The plot of Honeymoon is the basic black widow story, the book jacket will tell you that. Many men who come in contact with the beautiful Nora Sinclair are dying. That's why FBI agent John O'Hara is investigating her. That's what the book jacket tells us, O'Hara is FBI. But the novel pretends this is a mystery, trying to hide O'Hara's identity as well as Susan, his boss, like it is some big mystery. Another problem is Nora's mother, who is locked away in an insane asylum after killing her husband. Toward the end of the book, Patterson comes right out and says Nora's mom has a big secret that will reveal why Nora might be the way she is and why Nora's mom actually killed her husband, except Patterson never reveals it.

From the website, when Patterson says don't tell anyone the ending, or the beginning, I have to ask, why?
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86 of 99 people found the following review helpful By Nancy R. Katz VINE VOICE on March 25, 2005
Format: Hardcover
In James Patterson's newest co authored novel, Honeymoon, one of the main characters is often heard saying to himself that "things aren't always the way they appear." And as the book Honeymoon unfolds these words couldn't be truer.

In this roller coaster read of a novel written by a master of suspense and co authored by Howard Roughan, readers are witness to a black widow, Nora Sinclair who masterminds the demise of three wealthy men. When an FBI agent is hot on her trail to prove her guilt. he finds himself unfortunately also caught in her web.

I really did enjoy this book. In many ways this was a return to
the old time Patterson writing that I have come to love over the year. And while I was still left with some unanswered questions I still highly recommend this book. Also, as I turned the last page it occurred to me that the word sequel was written all over this page as the main character John O'Hara is very bit as engaging as Patterson's well known character Alex Cross.

Finally, because I so enjoyed this book I also read Howard Roughans debut book The Up and Comer and plan on reading his second book as well. I always love finding a new to me author and if it wasn't for Honeymoon, this might not have happened.
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53 of 64 people found the following review helpful By Antoinette Klein on June 21, 2005
Format: Hardcover
The very complex Nora Sinclair is faced with the age-old question of whom to kill first---her husband or her fiancé. Murder is the name of her game, having already poisoned her first husband and currently in the process of whipping up tainted entrees for her two latest conquests. Nora is beautiful, seductive, and totally enthralling to men. Capturing them is easy; the thrill comes with the murders and the transfer of their millions to her Cayman Island account.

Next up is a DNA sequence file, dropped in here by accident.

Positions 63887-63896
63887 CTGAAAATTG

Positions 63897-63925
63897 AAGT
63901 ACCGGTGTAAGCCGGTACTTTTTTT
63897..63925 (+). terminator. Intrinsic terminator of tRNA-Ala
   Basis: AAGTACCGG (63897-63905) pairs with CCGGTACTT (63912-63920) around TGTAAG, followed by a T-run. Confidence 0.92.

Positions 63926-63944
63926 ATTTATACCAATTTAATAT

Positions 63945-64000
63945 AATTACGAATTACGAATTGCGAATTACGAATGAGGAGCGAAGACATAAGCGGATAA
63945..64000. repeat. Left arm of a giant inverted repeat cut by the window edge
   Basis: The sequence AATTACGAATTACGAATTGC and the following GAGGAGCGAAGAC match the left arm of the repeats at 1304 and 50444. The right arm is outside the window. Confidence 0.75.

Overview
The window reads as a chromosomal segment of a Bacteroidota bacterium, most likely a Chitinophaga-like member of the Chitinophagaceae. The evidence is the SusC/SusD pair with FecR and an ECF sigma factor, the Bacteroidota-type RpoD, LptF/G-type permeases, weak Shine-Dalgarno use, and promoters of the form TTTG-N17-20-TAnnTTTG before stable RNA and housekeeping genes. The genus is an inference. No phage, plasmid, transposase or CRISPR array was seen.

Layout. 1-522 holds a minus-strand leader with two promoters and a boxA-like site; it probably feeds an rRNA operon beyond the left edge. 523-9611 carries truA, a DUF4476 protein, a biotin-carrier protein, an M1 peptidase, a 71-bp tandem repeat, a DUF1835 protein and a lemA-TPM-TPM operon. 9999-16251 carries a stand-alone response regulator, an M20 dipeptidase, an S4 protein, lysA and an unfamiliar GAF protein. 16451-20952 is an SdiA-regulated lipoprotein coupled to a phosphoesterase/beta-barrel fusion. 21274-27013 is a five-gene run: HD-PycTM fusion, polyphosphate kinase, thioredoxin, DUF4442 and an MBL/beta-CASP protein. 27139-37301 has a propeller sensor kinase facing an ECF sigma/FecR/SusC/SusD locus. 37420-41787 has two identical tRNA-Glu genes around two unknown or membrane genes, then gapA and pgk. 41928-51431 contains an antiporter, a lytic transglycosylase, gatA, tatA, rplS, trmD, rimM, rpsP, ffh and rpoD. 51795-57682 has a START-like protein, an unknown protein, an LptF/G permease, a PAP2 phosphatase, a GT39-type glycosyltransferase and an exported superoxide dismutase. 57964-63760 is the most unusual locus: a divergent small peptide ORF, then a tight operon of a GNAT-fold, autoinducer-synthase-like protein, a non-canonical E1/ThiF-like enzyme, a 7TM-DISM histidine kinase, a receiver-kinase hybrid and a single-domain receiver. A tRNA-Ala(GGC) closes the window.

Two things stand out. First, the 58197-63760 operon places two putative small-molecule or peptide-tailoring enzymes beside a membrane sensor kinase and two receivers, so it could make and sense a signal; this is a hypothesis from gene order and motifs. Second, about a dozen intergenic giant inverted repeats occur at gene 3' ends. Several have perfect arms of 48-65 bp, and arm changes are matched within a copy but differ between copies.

Will Nora meet her match in FBI agent John O'Hara? Will she be able to seduce the professional man hand-picked to destroy her? Will his cover be blown? And who is the mother of those children he is taking to Yankee stadium?

The novel races along with short, suspenseful chapters that keep the reader's adrenaline flowing and make it near impossible to quit turning the pages.

O'Hara's father warned him that things aren't always the way they appear and many twists in this book give credence to that mantra.

My only disappointment is that the author failed to let us know the contents of the letter Nora's mother, a husband-killer herself, wrote to her daughter. However, if you like your sex steamy and your plot twists surprising, this will be a top-notch story for you to savor.
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14 of 15 people found the following review helpful By Elisabeth M. Saada on March 6, 2005
Format: Hardcover
If Honeymoon had been written by a lesser known author this book would never have seen the light of day. A lesser known author would have been told to go back to the drawing board, tighten the plot, make the characters more compelling and stop using clichés. But because James Patterson wrote Honeymoon, not only was it published but the book is being touted as the "2005 International Thriller of the Year!"

It is a disappointing book, especially compared to what James Patterson is capable of writing. Honeymoon falls far below the level of Patterson's Alex Cross or the Women's Murder's Club series.

Honeymoon lacks direction and thrill. The characters are under-developed. Frankly, I didn't care much for any of them. You can't even feel sorry for the men killed off by the main character, Nora Sinclair. Things just don't add up. A subplot about terrorism and money transfers does not add much; if anything, it serves to confuse matters even more rather than help build the main storyline. It's as if James Patterson and his coauthor, Howard Roughan, got lost in their own plot and subplots.

Publishers would do well not to rush with books that are not yet ready for publication. The fact an author is well known is no excuse for not demanding quality. As a matter of fact, one should expect more from a seasoned author. I would be more inclined to let go of a few imperfections when reading a new author than when reading established authors. They should know better than to disappoint their public!